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The Mirror: A Periodical Paper, Published at Edinburgh in the Years 1779 and ...
No preview available - 1825
acquaintance amidst amusement appear attention beautisul beauty behaviour besore boys character circumstances conduct consess consider considerable converfation daughters delicacy dinner disgust disposition effect eldest elegant entertainment faid fame fashionable song fatire February 13 Fingal Fleetwood fome foon fortune genius gentleman give happiness Harrow school heart honour hopes humour husband ifexes indulgence insormed lady less lise lived look manners March 23 melan ment merit Michael Bruce mind Mirror Mussulmen nature neral ness objects observe opinion paper pedantry perhaps persect persectly persons pleasure poet politeness possessed present preserence racter rank readers respect retirement roy face Saturday seatures seel seemed sellows selt semale sensibility sentiments servant shew sine society sometimes sormed sortune spect talents taste theresore thing thou tion toyman tural ture Umphraville vice virtue wise write young
Page 106 - Exult then, O sun, in the strength of thy youth! Age is dark and unlovely; it is like the glimmering light of the moon when it shines through broken clouds, and the mist is on the hills: the blast of the north is on the plain ; the traveller shrinks in the midst of his journey.
Page 136 - Our house, which it was once my highest pleasure to keep in order, it would be now equally vain to - attempt cleaning as the ark of Noah. The children's bed is supplied by an Indian canoe ; and the poor little creatures sleep three of them in a hammock, slung up to the roof between a stuffed crocodile and the skeleton of a calf with two heads. Even the commodities of our shop have been turned out to make room for trash and vermin.
Page 296 - Now, Spring returns : but not to me returns The vernal joy my better years have known ; Dim in my breast life's dying taper burns, And all the joys of life with health are flown.
Page 222 - was one of Amelia's walks, and that grotto was her favourite evening retreat. The last night she ever walked out, and the very evening she caught that fatal fever, I was with my brother and her, while we sat and read to each other in that very place.
Page 133 - ... small repast, which, if the day had been more than usually busy, we sometimes ventured to finish with a glass or two of punch ; while my husband was constantly engaged with his books and accounts, it was my employment to sit by his side knitting, and at the same time, to tend the cradle of our first child, a girl, who is now a fine prattling creature of four years of age, and begins already to give me some little assistance in the care of her younger brother and sister.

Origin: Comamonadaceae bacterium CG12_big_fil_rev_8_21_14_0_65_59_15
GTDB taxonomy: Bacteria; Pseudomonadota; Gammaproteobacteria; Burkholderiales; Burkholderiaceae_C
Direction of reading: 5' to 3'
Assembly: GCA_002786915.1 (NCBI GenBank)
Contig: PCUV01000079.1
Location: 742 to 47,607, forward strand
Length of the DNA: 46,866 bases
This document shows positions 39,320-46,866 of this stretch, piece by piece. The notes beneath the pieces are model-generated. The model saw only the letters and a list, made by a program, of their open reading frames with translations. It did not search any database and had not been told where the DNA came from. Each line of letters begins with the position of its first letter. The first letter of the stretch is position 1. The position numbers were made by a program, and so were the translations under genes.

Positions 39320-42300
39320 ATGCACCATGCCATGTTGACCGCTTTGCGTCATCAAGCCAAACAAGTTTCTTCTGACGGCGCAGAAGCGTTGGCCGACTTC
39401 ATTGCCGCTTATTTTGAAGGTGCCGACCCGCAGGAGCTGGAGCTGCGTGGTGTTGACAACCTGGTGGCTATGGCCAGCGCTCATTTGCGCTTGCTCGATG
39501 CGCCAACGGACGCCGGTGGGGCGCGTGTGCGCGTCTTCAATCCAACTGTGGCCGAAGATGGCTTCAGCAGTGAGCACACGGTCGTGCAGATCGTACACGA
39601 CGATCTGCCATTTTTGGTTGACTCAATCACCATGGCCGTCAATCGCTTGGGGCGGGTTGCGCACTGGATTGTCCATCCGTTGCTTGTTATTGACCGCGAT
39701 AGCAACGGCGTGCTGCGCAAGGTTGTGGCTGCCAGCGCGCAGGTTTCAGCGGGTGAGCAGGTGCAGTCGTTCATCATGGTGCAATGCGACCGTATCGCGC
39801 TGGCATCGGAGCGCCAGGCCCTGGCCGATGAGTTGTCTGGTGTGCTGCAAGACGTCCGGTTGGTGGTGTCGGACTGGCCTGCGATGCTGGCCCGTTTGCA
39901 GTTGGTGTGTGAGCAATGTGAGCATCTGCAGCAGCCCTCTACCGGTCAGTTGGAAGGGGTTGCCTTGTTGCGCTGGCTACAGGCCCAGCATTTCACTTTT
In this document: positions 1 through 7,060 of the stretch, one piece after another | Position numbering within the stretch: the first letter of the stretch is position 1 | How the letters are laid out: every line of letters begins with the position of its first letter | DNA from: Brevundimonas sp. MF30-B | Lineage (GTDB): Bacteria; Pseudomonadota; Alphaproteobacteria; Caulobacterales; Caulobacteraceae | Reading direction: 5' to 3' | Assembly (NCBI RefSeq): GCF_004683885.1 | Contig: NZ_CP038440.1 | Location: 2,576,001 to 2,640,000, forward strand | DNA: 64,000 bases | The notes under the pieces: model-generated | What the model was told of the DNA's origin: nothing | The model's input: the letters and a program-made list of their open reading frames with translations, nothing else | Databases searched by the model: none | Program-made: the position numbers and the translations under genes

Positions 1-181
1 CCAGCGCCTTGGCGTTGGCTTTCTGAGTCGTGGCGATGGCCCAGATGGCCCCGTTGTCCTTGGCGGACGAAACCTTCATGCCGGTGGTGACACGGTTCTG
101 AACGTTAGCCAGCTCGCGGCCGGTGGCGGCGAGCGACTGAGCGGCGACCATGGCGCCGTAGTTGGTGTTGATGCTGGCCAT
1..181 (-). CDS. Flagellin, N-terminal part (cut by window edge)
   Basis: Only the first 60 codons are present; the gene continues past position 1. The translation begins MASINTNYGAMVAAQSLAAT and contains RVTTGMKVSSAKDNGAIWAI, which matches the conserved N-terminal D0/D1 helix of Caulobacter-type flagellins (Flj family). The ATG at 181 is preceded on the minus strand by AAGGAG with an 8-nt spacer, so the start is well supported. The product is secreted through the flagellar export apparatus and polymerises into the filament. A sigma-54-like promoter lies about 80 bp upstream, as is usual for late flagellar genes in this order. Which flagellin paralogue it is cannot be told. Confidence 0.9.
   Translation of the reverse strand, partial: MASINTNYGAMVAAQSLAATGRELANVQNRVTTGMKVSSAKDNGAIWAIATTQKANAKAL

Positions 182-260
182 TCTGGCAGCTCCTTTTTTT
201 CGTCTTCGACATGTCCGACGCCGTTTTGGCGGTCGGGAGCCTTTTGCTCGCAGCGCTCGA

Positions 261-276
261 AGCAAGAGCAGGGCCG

Page 204 - s gentlewoman, told her all the maids at had tea, and saw company of an afternoon. ' But I am resolved on a reformation, Mr. Mirror, and shall let my wife and daughters know, that I will be master of my own house and my own...
Page 263 - ... in his dealings with people of business. When we returned home in the evening, he seemed to feel a relief in having got out of the reach of the world, and muttered expressions, not to mention the inflections of his countenance, which, if fairly set down on paper, would almost amount to calling his banker a Jew, his lawyer not a gentleman, and his agent a pettifogger.
Page 196 - I was struck somewhat of an heap with the message ; and it would not, in all probability, have received an immediate answer, had it not been overheard by my eldest daughter, who had come to the window on the appearance of a stranger: ' Mr. Papillot,' said she immediately, ' I rejoice to see you ; I hope your lady and all the family are well.
Page 29 - I happened to observe to the eldest, that it made me uneasy to see his brother look so very ill ; to which he replied, with an air of the most easy indifference, that poor Charles had been a little unfortunate in an affair with an opera-girl at Paris ; but, for my part, added he, I never ran those hazards, as I always confined my amours to women of fashion.